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Blogger Hates Violence, Yet is Against California Law

November 11, 2010 -

A discussion between two writers on the Perpetual Post website caught our eye because one of the scribes, even while expressing an aversion to violent videogames, doesn’t think the government should be in the business of limiting a child’s access to them.

In her part of the article, Molly Schoemann says that she “can’t really stomach violence of any kind—even videogame violence,” and recounted a previous experience playing Army of Two in which she was reduced to being “huddled in a pile of rubble,” where she “refused to shoot anyone.”

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Yee Making Plans for Next Office

November 10, 2010 -

California State Senator Leland Yee (D-San Francisco/San Mateo), the chief architect behind the California game law now starring in the Supreme Court production of Schwarzenegger vs. EMA, is considering a run for Mayor of San Francisco.

In an email to supporters, Yee stated that he walked into city hall today and opened an exploratory committee for Mayor. Yee added, “As someone who grew up in San Francisco, attended public schools, raised a family, and has been serving this city for over 20 years, I am excited about starting this new discussion.”

Yee’s website is already adorned with “For Mayor” descriptors.

After saying that everything he is today, he owes to San Francisco, Yee offered an overview of his life so far:

18 comments | Read more

Two New Opinion Pieces Back Game Industry in SCOTUS Showdown

November 10, 2010 -

Yesterday we highlighted two editorials that backed California in its Supreme Court appeal over a law that would make it illegal to sell minors mature-rated violent games. Today we offer you a pair of views from people backing the game industry in its Schwarzenegger vs. EMA fight.

First up is President of the First Amendment Center Ken Paulson, who took to USA Today to offer his opinion that governing the intake of media should be left to a child’s parents or guardians.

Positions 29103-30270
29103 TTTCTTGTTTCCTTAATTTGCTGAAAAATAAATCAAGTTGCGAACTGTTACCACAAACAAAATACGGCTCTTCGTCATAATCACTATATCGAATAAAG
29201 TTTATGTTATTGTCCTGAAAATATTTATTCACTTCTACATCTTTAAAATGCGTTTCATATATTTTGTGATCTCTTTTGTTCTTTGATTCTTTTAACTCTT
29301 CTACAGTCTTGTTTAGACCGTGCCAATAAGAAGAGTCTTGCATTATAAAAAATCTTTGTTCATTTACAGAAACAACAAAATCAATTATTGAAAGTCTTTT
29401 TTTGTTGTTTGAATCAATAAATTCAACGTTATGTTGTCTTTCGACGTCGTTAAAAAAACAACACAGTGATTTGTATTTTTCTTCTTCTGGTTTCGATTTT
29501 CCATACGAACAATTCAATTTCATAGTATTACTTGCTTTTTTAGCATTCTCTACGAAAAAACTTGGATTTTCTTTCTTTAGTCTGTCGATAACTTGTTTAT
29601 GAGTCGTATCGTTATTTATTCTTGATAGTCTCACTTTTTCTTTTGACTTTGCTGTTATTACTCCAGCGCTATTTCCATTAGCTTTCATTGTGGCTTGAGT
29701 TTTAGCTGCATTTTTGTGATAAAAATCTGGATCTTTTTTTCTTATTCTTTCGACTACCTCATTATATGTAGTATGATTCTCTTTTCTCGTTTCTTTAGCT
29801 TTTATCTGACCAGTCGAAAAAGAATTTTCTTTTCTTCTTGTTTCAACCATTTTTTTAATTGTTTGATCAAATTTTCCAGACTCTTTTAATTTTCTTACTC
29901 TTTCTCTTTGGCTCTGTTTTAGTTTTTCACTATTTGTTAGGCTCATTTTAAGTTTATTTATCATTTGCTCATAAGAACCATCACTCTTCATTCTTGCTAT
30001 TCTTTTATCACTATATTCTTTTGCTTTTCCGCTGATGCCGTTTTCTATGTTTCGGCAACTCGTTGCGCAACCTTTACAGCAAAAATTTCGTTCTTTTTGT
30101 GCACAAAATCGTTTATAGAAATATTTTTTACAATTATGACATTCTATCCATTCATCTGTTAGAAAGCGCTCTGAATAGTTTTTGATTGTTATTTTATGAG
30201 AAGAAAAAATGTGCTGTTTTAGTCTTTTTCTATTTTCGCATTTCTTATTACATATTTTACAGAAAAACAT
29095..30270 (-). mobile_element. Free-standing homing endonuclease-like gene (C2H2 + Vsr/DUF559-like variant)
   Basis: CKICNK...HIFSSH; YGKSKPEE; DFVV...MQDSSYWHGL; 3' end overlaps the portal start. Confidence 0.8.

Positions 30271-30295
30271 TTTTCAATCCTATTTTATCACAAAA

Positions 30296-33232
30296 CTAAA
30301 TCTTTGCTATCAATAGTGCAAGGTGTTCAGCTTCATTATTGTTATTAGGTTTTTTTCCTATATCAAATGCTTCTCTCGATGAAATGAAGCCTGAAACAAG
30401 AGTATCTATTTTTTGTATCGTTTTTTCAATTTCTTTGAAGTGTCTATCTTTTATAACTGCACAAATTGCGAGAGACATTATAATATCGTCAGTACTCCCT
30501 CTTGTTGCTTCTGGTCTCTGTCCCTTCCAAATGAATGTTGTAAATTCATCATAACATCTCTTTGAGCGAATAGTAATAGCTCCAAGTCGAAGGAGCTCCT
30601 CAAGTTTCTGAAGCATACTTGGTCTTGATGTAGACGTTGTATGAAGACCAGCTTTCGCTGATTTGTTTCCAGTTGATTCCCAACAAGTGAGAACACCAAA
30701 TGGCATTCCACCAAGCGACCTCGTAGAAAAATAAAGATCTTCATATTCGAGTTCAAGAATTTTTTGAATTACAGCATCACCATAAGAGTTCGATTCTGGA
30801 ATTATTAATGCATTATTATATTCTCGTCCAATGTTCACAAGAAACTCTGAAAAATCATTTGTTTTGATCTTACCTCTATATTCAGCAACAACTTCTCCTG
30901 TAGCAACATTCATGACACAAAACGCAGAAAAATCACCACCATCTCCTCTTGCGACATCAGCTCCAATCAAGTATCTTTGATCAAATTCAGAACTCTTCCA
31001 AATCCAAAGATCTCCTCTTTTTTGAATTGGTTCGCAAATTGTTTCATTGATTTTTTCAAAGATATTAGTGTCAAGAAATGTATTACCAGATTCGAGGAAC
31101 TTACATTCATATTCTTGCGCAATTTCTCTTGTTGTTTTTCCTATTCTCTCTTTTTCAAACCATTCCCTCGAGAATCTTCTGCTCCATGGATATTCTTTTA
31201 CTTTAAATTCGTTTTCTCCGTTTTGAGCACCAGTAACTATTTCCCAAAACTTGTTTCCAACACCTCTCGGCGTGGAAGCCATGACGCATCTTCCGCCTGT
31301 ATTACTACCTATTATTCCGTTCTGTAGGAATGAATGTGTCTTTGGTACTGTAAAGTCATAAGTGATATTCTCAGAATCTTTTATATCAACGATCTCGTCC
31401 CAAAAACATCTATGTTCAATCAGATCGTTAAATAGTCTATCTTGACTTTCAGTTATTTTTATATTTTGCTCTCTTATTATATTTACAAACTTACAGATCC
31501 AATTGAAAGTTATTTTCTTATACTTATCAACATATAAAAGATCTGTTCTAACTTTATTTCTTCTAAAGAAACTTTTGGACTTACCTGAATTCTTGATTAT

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Researcher Ferguson: California Law is “One More Spin of the Moral Panic Wheel”

November 10, 2010 -

Texas A&M International University professor and videogame researcher Christopher Ferguson has penned an editorial for the Sacramento Bee in which he argues that the state of California is acting “irresponsibly” in its push for a law that would ban the sale of adult-rated violent games to minors.

Ferguson, as readers of this site well know, tends to generate research that is more open-minded in terms of the relation between violent games, youth and aggression. As such, his research was featured prominently in the amicus brief (PDF) for Schwarzenegger vs. EMA filed by the Entertainment Merchants Association (EMA) and Entertainment Software Association (ESA).

Should the Industry Embrace or Reject Limbaugh as Game Backer

November 10, 2010 -

Rush Limbaugh recently defended videogames after a caller to his talk show brought up the subject of Schwarzenegger vs. EMA, but is Limbaugh someone that the game industry even wants on its side?

Limbaugh used the case to rail against an over abundance of government and liberalism, asking the caller to “Join me when the government gets involved in all these other behavioral and speech things that they try to tell you and control us we can't do.” He added that he was “glad” that the case was taking place, as it would push these topics (over-governing and liberalism) into the mainstream, alerting people “to what’s happening throughout society.”

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Canadian Developer Downplays Importance of Tax Breaks

November 9, 2010 -

While game industry group TIGA continues to pound politicians on the subject of instituting Games Tax Relief for UK interactive developers, one Canadian developer feels like the UK's rich history of creating games created as tax breaks, at least when it comes to landing new publishing deals.

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Don’t Expect an R18+ Decision Anytime Soon

November 9, 2010 -

For all the Australian gamers waiting patiently for an R18+ videogame rating category, a GameSpot columnist offers some advice—don’t hold your breath.

Despite petitions in favor of the addition of an R18+ rating, sponsored by retailer GAME (which received over 72,000 signatures) and EB Games and Grow Up Australia (which was signed by over 46,000 supporters), the government continues to drag its feet when it comes to the subject.

Your Anti-Game Op-ed of the Day

November 5, 2010 -